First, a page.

SARAH VINE: Dream of having it all is now nightmare of doing it all

The dream of having it all is now the nightmare of doing it all, says SARAH VINE as she reflects on 50 years of Femail

  • Women like Sarah Vine’s mother began to change things in the late Sixties 
  • Began to see they could have ambitions far beyond the boundaries of society
  • Mother carved out careers for herself, from librarian to translator to model

Fifty years ago, when the first issue of Femail hit news-stands, I was a one-year-old growing up in South Wales.

I was born into a world where women had little or no financial independence; where the idea of a woman going to university was still considered novel (indeed, my own mother set aside her own academic ambitions to look after me); where fewer than five per cent of MPs were female; where only 50 per cent of kitchens had a fridge; and when the average shoe size for a woman was a size three.

With my gigantic feet (even at birth they were so unusually large the nurses felt obliged to comment on them to my poor mother), I was clearly a harbinger of things to come.

By the age of 14 I was already a shoe size 7, prompting my maternal grandmother to say that it was a good job I was relatively bright, since with plates of meat like that no man was ever going to want to marry me.

She belonged, of course, to another age. An age where women cooked, cleaned and raised children, married as best they could, stayed in unhappy relationships because they had very few other options and spent their lives in service to their families.

The dream of having it all is now the nightmare of doing it all, says Sarah Vine, pictured last month on This Morning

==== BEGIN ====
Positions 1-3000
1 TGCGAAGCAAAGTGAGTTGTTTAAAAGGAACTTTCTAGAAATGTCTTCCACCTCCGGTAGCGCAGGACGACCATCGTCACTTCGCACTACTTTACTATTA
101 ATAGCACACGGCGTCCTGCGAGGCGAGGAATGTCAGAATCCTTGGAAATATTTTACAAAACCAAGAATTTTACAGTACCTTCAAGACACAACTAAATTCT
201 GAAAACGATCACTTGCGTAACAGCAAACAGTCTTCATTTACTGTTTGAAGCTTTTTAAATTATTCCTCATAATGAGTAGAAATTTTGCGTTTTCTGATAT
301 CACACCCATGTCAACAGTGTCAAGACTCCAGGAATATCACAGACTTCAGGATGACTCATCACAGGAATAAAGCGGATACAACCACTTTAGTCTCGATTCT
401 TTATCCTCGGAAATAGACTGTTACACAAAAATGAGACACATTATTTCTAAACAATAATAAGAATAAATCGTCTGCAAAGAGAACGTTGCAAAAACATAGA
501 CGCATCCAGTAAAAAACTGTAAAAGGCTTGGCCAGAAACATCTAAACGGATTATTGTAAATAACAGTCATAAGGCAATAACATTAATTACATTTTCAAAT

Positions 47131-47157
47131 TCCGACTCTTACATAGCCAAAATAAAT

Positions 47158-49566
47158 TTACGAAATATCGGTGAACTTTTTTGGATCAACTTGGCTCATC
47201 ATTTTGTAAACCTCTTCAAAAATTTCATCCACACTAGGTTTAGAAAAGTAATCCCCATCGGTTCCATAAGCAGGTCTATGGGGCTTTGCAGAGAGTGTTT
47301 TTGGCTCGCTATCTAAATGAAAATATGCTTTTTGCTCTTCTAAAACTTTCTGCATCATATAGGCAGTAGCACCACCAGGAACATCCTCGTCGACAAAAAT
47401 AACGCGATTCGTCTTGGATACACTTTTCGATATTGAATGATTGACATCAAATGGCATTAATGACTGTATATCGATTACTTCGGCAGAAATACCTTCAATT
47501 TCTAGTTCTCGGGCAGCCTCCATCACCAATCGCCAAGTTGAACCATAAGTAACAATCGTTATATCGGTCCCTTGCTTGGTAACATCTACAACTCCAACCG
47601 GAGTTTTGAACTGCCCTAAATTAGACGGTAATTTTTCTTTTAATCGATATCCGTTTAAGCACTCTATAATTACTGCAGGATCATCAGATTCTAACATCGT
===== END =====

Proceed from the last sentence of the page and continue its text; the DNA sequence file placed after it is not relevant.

Even in the notoriously testosterone-fuelled arena of politics, we are gaining ground. Pictured: Parliament in 1966, when just five per cent of MPs were female

But with my mother’s generation, all that began to change in earnest.

Of course, the signs had been there for a while. But the late Sixties and early Seventies was a time when the rumblings of ‘women’s liberation’ erupted into a full-throated roar.

Women like my mother — nice, well brought up middle-class women who might otherwise have been expected to put up and shut up — began to see for themselves a different path to the one their predecessors had trodden.

Although she displayed all the traditional skills of an old-fashioned mother — she made my clothes, fed me properly, taught me manners — it was always very clear to me that she had ambitions far beyond the boundaries of what society dictated.

Over the course of my childhood, she carved out a number of careers for herself, from librarian to translator to model to magazine editor.

As soon as my brother and I were out of her hair, she went to university and finished her education, taking a degree in Fine Art. She remains an indefatigable source of energy, always taking on new projects and ideas. Without her, and the women who have edited and produced Femail over the years, life for people like me and my daughter would be very different. They were the first bridges between the different worlds of pre- and post-feminism. And they bore the burdens of both.

They had to satisfy all the expectations of society placed upon them as wives and mothers, as well as the growing expectations of feminism.


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They were bombarded with messages about who and what they should aspire to be — sexually, financially and intellectually fulfilled; but, at the same time, they were still shackled to their traditional roles.

It’s largely thanks to them that we find ourselves today in a society where women, while perhaps still not equal in every respect to men, are catching up faster all the time.

The number of women who obtained university degrees in the UK in 1960 was less than a third of men, whereas today a fraction more women than men are entering further education.